With the Government rollout of the COVID-19 Vaccine underway, we have received a number of queries into our pharmacies. Below are answers to commonly asked questions.
Please check back for regular updates.
When will the Vaccine become available?
It is hoped that the first vaccines will arrive in Ireland in the first quarter of 2021. The Government has established a high-level taskforce to oversee the roll out of COVID-19 vaccines in Ireland.
Who will get the vaccine first?
On 8 December 2020, the Minister for Health announced the allocation strategy for COVID-19 vaccines – see Figure 2.
The strategy prioritises those over the age of 65 living in long-term care facilities, frontline healthcare workers who are in direct patient contact and those aged 70 and over. It is acknowledged that the sequencing of population groups may need to be adapted as more evidence on vaccine effectiveness, safety and suitability becomes available for specific population groups.
This is the provisional order in which people in Ireland will be vaccinated against COVID-19.
- People aged 65 years and older who are residents of long-term care facilities (likely to include all staff and residents on site)
- Frontline healthcare workers
- People aged 70 and older
- Other healthcare workers not in direct patient contact
- People aged 65-69
- Key workers
- People aged 18-64 with certain medical conditions
- Residents of long-term care facilities aged 18-64
- People aged 18-64 living or working in crowded settings
- Key workers in essential jobs who cannot avoid a high risk of exposure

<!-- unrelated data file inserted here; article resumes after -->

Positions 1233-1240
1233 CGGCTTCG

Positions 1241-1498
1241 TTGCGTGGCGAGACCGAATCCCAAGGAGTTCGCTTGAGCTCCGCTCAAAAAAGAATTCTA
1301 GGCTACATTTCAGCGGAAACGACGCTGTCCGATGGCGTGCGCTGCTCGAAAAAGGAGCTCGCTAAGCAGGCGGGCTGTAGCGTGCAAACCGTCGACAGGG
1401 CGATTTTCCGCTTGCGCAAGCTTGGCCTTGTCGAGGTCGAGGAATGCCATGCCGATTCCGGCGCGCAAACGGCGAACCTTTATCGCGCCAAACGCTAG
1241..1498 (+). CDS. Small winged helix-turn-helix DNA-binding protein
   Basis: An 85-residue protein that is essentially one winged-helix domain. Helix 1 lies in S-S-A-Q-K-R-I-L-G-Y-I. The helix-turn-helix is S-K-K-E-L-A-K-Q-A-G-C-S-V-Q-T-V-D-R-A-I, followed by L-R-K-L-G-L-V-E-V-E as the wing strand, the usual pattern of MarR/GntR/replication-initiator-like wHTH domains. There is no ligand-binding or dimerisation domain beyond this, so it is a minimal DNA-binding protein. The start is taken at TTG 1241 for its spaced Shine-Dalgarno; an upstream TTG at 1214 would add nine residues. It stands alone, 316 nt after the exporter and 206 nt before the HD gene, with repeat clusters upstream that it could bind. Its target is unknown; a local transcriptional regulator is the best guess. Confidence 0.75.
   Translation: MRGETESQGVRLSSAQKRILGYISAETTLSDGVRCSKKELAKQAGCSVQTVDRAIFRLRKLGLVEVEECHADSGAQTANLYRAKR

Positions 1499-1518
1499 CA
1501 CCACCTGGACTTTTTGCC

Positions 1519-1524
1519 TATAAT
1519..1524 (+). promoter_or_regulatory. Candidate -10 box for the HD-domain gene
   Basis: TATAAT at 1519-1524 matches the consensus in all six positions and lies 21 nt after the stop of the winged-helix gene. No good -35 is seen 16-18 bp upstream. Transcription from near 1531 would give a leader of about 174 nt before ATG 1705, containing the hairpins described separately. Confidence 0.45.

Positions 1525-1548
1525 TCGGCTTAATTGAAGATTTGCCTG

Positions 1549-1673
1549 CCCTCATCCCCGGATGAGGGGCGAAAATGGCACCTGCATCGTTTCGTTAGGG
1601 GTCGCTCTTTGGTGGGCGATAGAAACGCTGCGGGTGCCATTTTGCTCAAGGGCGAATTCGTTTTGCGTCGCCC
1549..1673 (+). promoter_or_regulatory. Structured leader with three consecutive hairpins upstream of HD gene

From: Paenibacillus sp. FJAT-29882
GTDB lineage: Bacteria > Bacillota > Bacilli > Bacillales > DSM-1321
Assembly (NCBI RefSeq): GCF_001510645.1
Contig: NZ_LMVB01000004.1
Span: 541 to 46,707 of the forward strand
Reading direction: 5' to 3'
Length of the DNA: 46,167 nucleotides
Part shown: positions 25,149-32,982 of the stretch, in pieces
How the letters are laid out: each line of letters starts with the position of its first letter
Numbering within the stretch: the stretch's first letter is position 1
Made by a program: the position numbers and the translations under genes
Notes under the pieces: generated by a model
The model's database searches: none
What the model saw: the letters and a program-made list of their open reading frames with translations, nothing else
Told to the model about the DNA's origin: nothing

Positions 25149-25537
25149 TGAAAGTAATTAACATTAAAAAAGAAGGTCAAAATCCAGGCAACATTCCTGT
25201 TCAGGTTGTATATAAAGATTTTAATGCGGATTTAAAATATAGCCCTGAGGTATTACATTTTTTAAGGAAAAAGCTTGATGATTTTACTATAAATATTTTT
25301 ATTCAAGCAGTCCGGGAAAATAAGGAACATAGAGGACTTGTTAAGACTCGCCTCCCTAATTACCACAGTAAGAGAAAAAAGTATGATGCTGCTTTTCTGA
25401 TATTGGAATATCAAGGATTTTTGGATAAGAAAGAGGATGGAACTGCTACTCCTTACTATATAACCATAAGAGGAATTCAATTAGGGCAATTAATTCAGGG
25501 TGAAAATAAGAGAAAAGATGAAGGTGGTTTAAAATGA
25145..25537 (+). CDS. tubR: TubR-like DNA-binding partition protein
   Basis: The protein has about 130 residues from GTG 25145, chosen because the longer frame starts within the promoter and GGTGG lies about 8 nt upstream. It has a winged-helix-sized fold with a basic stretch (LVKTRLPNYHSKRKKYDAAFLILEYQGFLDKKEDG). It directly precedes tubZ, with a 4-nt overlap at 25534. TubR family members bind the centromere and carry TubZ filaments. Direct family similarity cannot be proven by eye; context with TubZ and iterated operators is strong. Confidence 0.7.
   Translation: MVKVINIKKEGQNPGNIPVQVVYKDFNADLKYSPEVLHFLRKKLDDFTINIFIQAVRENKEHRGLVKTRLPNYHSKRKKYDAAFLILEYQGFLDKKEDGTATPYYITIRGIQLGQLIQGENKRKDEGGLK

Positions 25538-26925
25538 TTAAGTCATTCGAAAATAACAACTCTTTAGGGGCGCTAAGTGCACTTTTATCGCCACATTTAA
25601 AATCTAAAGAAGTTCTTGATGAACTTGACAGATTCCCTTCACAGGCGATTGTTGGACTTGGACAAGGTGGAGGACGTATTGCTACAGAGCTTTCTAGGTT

- People working in education sector
- People aged 55-64
- Other workers in occupations important to the functioning of society
- Other people aged 18-54
- People aged under 18 and pregnant women
Can I get the Vaccine in my local McCauley Pharmacy? If so, how can I get on the list to be first?
We don’t know the specific details yet but in the recently published National COVID-19 Vaccination Programme: Strategy, vaccination by pharmacist and in pharmacies is included in the plan. Please see an overview of the three phases of the roll-out below
Is the vaccine Free? How much does it cost?
Yes, the Minister for Health announced that there should be no barrier to people accessing a vaccine, and the vaccine programme will be available free of charge to everyone in Ireland.
Do children have to get the vaccine?
To date children have not been part of any of the Vaccine trials. As the trials expand to include children, if efficacy and safety is demonstrated then children may well be included in the vaccine program
Is it mandatory to get the vaccine?
No, it is not mandatory and WHO (the World Health Organization) has said that persuading people on the merits of a Covid-19 vaccine would be far more effective than trying to make the jabs mandatory. First and foremost, people must be willing to get vaccinated. HSE research tells us that the majority have already decided that they will definitely (45%) or probably (28%) take the vaccine when it is offered to them. Community or herd immunity is reached when a threshold of individuals in a population (more than 70 per cent) has developed protective immune responses through previous infection with the pathogen or through vaccination. So we will need at least 70% of the population vaccinated for our lives to become more like they were pre Covid.